Tuesday, August 19, 2014

Reading-and-Writing or Writing-and-Reading? My A-ha! Moments in ECE Research

As I have shared in previous posts, much of my teaching experience has been with upper elementary students, specifically 5th and 6th graders. While I have had my share of struggling readers and writers, providing intervention and accommodations as necessary, I never really took the time to understand the emergent phases of reading and writing.

Now that I have my son, I am eager to learn more about the early phases of learning to read and write. In my quest, I have come across some epiphanies, "light bulb" or A-ha! moments, that I would like to process by writing down. In all honestly, I am a little ashamed to share some of these insights because I feel that I should have intuitively known them, but for the sake of full disclosure, I am sharing them all:

  • Writing is a precursor to reading. What!?! I always thought reading came first because writing is a much more difficult skill to master. However, my research has shown otherwise! The amount of research supporting the correlation between writing and reading leads me to believe I have been approaching my interventions and accommodations for struggling readers and writers all wrong! Looking at my son's development, though, I can see how this is true. When he was resistant to learning his letters during our read-alouds, and even more resistant to "read" because he didn't know the letters, I began finding fun ways to encourage his letter recognition, such as writing on our Menu Board. He seemed more eager to learn how to write letters than he was to read them. Now that he has engaged in writing activities, he is showing more of an interest in "reading", whether by taking a picture walk, reading from memory, or a using combination of both:   

  • The teaching of reading and writing (in keeping with my research, perhaps I should change the order of my words to "writing and reading") proves most effective when done with authentic, meaningful activities. From some of my less scholarly, but no less relevant, research, I have found ways to tap into my son's natural curiosity and inspire him to want to write and read. Rather than just memorize letters and sounds, we are using real-life experiences. I knew I disliked using the "spelling-a-word-ten-times" strategy with my elementary students for a reason!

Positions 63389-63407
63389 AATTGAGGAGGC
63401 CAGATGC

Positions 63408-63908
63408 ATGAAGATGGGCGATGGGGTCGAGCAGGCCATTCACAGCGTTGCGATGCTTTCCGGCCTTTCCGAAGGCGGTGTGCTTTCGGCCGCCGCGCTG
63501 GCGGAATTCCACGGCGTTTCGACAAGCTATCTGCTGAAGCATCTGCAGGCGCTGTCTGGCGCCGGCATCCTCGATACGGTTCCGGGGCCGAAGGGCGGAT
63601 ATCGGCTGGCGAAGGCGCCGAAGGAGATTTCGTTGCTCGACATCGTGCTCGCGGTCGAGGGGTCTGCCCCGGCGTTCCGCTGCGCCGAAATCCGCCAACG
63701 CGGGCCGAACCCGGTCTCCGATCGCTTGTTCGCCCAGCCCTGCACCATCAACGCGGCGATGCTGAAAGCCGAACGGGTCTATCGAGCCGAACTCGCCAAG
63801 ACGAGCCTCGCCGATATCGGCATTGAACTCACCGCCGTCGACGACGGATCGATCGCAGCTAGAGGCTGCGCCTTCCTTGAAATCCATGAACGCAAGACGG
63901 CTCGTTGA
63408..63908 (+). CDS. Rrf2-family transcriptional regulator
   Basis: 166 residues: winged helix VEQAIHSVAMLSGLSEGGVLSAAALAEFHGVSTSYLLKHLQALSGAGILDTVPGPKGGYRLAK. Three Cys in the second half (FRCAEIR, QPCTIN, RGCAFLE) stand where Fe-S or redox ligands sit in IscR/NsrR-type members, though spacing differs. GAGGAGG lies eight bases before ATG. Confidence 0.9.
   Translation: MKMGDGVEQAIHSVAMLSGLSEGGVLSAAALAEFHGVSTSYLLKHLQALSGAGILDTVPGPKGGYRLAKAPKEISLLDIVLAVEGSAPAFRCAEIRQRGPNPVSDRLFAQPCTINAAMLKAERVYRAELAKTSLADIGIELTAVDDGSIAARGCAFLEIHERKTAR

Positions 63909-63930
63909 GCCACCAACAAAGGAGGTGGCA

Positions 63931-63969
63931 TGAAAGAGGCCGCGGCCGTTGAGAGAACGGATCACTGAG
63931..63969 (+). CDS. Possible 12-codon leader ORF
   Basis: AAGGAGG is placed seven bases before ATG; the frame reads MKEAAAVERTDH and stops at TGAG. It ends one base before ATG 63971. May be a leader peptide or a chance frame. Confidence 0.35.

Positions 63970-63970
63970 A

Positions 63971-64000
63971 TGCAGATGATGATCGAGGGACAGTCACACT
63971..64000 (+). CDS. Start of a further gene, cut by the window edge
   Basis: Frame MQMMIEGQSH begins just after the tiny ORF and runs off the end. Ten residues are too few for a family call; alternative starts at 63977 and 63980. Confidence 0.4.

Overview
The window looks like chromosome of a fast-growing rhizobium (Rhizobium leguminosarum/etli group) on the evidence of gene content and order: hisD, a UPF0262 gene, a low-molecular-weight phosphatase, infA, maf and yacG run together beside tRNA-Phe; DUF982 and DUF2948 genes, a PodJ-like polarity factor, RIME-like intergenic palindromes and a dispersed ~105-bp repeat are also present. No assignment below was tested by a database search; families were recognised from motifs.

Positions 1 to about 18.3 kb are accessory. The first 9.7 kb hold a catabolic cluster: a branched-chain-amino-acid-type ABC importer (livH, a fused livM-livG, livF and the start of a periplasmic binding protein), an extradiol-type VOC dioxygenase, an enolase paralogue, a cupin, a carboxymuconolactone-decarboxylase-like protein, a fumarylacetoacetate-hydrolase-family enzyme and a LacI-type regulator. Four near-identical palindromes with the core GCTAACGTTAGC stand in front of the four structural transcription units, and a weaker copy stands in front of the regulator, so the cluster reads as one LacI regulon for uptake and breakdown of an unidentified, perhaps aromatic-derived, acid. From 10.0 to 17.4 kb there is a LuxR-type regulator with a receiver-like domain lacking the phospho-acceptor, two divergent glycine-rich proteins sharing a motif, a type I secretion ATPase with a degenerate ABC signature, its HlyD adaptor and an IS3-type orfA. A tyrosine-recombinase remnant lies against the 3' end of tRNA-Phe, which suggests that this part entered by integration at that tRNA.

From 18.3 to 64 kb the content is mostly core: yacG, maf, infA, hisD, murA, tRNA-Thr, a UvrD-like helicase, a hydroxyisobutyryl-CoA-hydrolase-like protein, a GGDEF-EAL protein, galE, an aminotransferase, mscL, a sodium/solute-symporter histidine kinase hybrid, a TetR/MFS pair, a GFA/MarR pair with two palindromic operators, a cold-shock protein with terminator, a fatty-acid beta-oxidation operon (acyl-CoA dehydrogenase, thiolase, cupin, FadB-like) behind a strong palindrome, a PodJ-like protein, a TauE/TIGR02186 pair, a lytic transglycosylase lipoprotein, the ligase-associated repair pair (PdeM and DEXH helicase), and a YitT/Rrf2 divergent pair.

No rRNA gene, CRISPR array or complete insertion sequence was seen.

• Children are never too young to start learning how to write. I've always held the belief that a well-written person is usually a well-read person (although, this tends to conflict with my recent findings that writing develops reading....hmmmm), but I didn't realize this applied to infants and toddlers. The simple act of reading out loud to my son from birth (actually, since utero) was planting the seeds for his development as a writer. 
I'm sure many of you already knew most of this information, but I hope you found something of value here. I would love to hear any more insight and wisdom from those of you with experience in emergent writing and reading to help me discover what develops first, reading or writing?


This is just one Slice of Life shared at Two Writing Teachers. Stop over and read some more!

5 comments:

  1. Writing and reading for the most part came hand in hand for my daughter. Drawing came before the reading. But writing letters came at the same time she started to make sense of text on the page, meaning the next time I read this book it doesn't change. You can't skip part of the story because we're tired. It's written there. Interestingly as she learned the violin she also devised her own method for recording her "compositions". It was a rebus system that told her what to play. Her music teacher enjoyed trying to play using the unconventional notation.

    ReplyDelete
    Replies
    1. Wow! That's interesting Lynn :-) How young did you start your daughter on violin? I definitely want my little one to play an instrument!

      Delete
  2. Not something I've spent much time thinking about either (just retired 6th grade teacher). But Betsy's recent posts about drawing and writing have been interesting for me. Are the videos of your son reading? It's delightful to listen in and so fun to see the joy.

    ReplyDelete
    Replies
    1. Hi Ramona, yes the videos are my son. He is so enjoying his new found skills :-) I will have to check in to Betsy's blog for inspiration. Thanks for the visit!

      Delete
  3. This comment has been removed by the author.

    ReplyDelete